Big Tech Piggy Banks

Brit Ryle

Posted March 31, 2023

Stocks have been acting downright frisky since the mini-banking crisis earlier this month

If you expected to see investors take a little breather, make sure the coast was clear before piling money back into the market, well, I’m with you. I wasn’t eager to jump into stocks the Fed and Treasury Department was scrambling to prevent a full-on banking meltdown. 

Yeah, I know, we’re supposed to heed the 1815-era advice from Baron Rothschild and buy when there’s blood in the streets. Which is all well and good – until there’s more blood in the streets…

And as it happens, the old Baron had an ace up his sleeve. Carrier pigeons brought Rothschild the early word of Napoleon’s defeat at Waterloo, so he had a pretty good idea that the blood running in the streets at the time  was all there would be. Kinda blows the notion that he was some kind of genius trader. He simply used a 19th century version of a strategy that a lot of hedge funds and political elites still use – insider information. 

I suppose if we wanted to identify the carrier pigeons that might’ve tipped the market’s hand and hinted that a rally might be coming, we should look to Fed and Treasury actions after Silicon Valley bank went belly up…

They quickly stepped up and announced that all depositors would be made whole, never mind that the FDIC only insures deposits up to $250K. That announcement came on Sunday, March 12. The S&P 500 opened at 3,835 the next day, Monday, March 13 and it’s been uphill (+7%) ever since…

Past Is Prelude

We don’t have to look back very far to find another time when carrier pigeons brought the early hint of a market reversal. The Fed’s actions in March 2020 in response to the COVID lockdowns is a good corollary. 

Now I know, a lot of people like to look back and say that the COVID reaction was overblown. I say that hindsight is always 20/20 and people in general do not like to admit times when they were afraid. But those were damn scary times. The speed with which COVID spread around the world and pushed hospitals to capacity was scary. I drove the 2,220 miles from Baltimore to the Tulane campus like a bat out of hell to get my daughter out of New Orleans.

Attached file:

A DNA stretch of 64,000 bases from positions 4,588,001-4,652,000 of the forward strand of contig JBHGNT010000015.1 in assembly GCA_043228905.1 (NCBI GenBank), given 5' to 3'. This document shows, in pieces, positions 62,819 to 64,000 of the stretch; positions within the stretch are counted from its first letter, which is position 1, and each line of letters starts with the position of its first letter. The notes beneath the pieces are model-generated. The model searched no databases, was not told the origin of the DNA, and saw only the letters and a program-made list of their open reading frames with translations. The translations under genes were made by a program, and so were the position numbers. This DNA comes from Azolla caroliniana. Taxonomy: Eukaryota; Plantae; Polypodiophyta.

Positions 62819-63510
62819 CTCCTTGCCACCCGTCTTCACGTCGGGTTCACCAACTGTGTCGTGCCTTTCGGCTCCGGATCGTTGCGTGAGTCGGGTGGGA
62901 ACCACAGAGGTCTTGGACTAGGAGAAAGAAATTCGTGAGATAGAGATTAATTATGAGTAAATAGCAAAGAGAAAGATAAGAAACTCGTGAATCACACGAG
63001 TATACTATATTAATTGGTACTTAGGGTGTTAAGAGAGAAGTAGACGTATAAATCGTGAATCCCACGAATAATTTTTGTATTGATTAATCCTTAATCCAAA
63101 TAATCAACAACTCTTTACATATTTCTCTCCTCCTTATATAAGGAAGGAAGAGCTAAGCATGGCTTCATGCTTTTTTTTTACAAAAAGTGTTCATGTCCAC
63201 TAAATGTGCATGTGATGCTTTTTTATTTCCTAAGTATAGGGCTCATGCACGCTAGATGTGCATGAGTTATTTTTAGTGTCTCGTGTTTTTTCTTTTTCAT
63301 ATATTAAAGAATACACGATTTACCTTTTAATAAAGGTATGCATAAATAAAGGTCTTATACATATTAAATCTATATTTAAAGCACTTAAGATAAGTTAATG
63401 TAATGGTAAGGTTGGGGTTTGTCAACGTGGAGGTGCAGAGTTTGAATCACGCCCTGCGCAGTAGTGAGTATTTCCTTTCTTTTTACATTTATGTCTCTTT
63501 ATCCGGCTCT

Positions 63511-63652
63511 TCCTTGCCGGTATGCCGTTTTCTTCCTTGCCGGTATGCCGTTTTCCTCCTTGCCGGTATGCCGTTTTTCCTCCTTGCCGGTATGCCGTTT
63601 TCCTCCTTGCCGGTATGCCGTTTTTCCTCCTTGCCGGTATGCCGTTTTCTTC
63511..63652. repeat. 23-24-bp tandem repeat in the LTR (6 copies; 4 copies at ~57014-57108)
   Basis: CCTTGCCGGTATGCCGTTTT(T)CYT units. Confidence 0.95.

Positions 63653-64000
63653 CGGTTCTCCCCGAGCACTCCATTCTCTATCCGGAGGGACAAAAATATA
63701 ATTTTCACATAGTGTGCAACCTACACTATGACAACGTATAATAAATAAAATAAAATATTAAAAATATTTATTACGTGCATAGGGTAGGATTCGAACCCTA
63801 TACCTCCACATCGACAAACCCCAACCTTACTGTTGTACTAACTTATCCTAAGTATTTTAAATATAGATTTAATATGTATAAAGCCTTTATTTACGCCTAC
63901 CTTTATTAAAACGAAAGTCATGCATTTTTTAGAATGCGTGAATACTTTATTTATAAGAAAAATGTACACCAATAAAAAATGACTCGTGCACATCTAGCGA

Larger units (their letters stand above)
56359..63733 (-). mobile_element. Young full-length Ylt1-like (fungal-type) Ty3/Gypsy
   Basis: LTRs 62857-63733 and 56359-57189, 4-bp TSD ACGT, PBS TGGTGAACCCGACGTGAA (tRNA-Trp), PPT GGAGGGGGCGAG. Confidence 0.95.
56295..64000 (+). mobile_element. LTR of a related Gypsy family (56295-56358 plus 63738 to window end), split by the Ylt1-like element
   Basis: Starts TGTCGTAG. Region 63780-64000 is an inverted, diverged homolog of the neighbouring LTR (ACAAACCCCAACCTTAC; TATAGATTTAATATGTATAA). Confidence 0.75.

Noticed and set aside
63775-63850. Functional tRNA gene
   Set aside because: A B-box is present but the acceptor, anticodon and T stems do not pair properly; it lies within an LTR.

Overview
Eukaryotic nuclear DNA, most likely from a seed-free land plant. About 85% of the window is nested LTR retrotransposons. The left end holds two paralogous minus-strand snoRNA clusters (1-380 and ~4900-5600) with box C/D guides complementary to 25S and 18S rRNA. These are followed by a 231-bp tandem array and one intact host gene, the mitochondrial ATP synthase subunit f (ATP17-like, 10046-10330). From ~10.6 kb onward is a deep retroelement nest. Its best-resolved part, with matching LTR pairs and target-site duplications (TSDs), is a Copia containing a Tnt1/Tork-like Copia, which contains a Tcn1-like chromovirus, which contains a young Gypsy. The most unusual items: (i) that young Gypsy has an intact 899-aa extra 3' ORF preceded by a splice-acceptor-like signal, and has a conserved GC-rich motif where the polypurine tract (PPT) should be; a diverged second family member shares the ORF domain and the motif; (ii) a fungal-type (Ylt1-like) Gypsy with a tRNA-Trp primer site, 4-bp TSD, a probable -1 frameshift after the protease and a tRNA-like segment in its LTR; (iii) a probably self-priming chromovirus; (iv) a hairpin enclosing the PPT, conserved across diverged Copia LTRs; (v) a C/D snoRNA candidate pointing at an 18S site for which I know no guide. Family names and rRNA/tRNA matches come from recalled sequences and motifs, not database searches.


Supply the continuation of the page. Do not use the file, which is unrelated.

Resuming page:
The stock market was in full on panic mode too – dropping 35% in a month before the Fed dropped the liquidity bomb and set off an epic rally.

Yes, the circumstances were different – the common thread for investors being the Fed. 

In 2020, the Fed sent out checks and unemployment payments ballooned and with nothing better to do, a lot of people started trading stocks. 

Here in 2023, money has been flooding out of regional banks and, you guessed it, going right into the stock market. 

The S&P 500 has now taken back all of the mini-bank crisis losses, and then some…

But this rally we’ve seen is not the kind broad-based mover you’d expect to see when the overall economic picture suddenly improves. This rally is highly concentrated in big tech stocks.

Since March 13, Apple (NASDAQ: AAPL) is up 8.5%. Meta (NASDAQ: META) is up 16%. Microsoft is up 12.5%. Google (NASDAQ: GOOG) is up 11%. Tesla (NASDAQ: TSLA) is up 18%. Amazon is up 13%…

Big Tech: The New Bank Account

The rest of the market doesn’t look so bullish…

The small cap Russell 2000 Index is up less than 3% since March 13. (Which makes sense because smaller emerging companies have a much bigger need to borrow cash via bond sales than big tech, and so are much riskier when rates are high.)

Oil prices are down 2%. (Which makes sense because what’s really changed for the global economy?)

Value stocks as measured by the Vanguard Value Index Fund (VTV) aren’t really participating – the VTV is up 2%. (Which makes sense because value is boring, lol)

And then there’s banks…

Banks are always considered to be a canary in the coal mine (or a carrier pigeon) for the health of the economy and, by extension, the stock market. It was huge 15%-25% one day moves for the banks on March 10, 2009 that marked the end of that bear market.

Banks have not participated in this rally at all. 

In fact, Bank of America (NYSE: BAC) is actually down almost 2% since the Fed and Treasury acted…

JP Morgan (NYSE: JPM) is down a bit over 2%… 

Morgan Stanley is also lower by better than 2%… 

All of which makes sense when we see that depositors have been pulling money out of regional banks and putting that cash into the safest place they can find – big tech stocks. 

Yes ladies and gents: it seems that investors are treating big tech stocks like piggy banks. 

And no, I doubt it will end well. First sign of trouble and investors will break those piggy banks and get their money to real safety. 

That’s it for me this week, take care, have a great weekend, and I’ll talk to you on Monday…

Briton Ryle
Chief Investment Strategist
Pro Trader Today